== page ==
Algorithmic Accountability and Privacy – Inside PR 543

This week, we consider the implications of an Algorithmic Accountability Act, rebalancing the freedom of companies to capture and use our data with our right to informed consent. Plus: Protect your privacy against hidden cameras during your next business trip.

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Our theme music was created by Damon de SzegheoRoger Dey is our announcer. Inside PR is produced by Joseph Thornley.

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Algorithmic Accountability and Privacy – Inside PR 543 by Joseph Thornley, Gini Dietrich, Martin Waxman is licensed under a Creative Commons Attribution-NonCommercial-ShareAlike 4.0 International License.

Welcome Dan York – Inside PR 542

Dan York joins the IPR Team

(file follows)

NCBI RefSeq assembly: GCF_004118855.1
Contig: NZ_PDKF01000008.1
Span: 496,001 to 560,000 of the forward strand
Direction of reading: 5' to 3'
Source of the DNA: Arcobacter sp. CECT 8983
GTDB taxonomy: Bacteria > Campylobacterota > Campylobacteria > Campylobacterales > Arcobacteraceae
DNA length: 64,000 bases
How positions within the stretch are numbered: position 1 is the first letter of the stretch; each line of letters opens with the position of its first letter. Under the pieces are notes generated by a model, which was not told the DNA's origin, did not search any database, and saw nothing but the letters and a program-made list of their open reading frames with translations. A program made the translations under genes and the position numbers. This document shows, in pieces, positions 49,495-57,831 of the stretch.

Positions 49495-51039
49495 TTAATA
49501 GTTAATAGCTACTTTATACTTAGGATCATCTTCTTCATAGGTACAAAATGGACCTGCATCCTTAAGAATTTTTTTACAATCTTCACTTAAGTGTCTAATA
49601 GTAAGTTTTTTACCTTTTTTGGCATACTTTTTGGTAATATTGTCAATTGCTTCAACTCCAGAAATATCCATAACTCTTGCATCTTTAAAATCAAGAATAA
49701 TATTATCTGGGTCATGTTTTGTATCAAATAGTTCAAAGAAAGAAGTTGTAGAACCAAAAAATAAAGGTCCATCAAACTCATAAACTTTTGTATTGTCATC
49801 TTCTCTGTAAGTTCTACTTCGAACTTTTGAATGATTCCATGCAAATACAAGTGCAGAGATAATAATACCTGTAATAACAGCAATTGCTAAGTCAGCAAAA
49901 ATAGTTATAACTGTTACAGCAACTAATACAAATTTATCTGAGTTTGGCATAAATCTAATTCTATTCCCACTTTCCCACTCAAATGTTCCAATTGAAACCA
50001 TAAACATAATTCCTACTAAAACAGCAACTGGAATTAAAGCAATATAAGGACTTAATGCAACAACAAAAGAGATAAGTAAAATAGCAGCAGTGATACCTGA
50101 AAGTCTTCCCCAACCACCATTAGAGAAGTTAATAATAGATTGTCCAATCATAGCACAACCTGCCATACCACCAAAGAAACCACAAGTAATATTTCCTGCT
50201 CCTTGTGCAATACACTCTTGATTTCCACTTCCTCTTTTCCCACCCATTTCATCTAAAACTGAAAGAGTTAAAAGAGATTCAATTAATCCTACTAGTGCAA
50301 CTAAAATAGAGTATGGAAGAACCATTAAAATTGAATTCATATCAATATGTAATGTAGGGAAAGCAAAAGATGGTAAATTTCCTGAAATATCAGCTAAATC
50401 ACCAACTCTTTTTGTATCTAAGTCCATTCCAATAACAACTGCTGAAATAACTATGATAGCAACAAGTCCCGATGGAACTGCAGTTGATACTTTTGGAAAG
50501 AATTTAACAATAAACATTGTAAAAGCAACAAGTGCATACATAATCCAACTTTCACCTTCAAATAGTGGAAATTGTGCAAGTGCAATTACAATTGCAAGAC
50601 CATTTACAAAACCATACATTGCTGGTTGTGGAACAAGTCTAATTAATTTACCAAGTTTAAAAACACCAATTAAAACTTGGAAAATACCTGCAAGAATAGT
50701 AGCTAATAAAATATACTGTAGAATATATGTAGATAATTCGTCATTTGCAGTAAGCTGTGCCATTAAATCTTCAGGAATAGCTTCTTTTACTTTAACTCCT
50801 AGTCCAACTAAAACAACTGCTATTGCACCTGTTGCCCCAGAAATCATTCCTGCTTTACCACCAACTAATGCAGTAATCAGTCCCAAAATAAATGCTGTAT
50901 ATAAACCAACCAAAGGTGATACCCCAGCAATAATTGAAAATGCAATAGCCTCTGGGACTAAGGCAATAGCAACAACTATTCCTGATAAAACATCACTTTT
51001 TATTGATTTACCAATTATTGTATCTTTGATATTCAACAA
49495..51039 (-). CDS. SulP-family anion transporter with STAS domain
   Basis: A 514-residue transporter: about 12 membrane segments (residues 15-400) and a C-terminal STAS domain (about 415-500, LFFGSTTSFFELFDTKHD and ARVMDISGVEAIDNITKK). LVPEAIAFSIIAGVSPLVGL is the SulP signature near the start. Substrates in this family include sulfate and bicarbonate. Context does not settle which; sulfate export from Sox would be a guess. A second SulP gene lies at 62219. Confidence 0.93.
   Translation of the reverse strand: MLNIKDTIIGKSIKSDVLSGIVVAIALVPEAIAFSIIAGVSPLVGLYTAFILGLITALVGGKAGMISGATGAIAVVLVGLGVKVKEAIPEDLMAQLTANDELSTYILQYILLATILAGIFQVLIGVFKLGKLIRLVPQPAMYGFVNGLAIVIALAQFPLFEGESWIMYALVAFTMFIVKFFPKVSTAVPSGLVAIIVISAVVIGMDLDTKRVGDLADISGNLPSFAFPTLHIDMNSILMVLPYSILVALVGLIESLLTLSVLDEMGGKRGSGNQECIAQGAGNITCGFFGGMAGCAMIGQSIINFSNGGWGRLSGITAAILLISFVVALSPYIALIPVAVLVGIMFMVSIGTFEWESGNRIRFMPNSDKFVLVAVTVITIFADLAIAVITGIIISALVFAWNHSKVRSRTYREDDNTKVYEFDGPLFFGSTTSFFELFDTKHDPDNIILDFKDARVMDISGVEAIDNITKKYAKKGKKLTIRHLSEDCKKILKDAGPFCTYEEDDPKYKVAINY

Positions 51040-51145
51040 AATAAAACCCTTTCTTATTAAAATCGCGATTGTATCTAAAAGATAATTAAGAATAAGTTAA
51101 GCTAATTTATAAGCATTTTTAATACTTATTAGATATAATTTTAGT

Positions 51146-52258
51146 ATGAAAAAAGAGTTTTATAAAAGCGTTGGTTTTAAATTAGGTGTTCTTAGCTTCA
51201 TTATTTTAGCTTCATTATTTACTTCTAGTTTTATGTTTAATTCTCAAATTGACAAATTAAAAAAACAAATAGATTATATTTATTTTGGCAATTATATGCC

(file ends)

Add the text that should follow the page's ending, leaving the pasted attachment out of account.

We have big news this week: Dan York is joining the Inside PR team. Dan is well known to Inside PR listeners for his tech segments on Shel Holtz and Neville Hobson’s FIR podcast. And, if you didn’t know, his day job is as Director, Web Strategy, at the Internet Society.

Gini, Joe and Martin are big fans of Dan’s reports. He provides a perspective that combines expertise in communications and marketing with strong technology underpinnings. When Shel and Neville announced that FIR would be moving to a monthly format, Gini, Joe and Martin immediately put out a call to Dan to ask if he would be willing to contribute to IPR on the other three weeks of the month. And, happily, Dan said yes. So, you may hear Dan less often on FIR (and we encourage you to listen to FIR monthly), you’ll be able to hear him the rest of the time on Inside PR.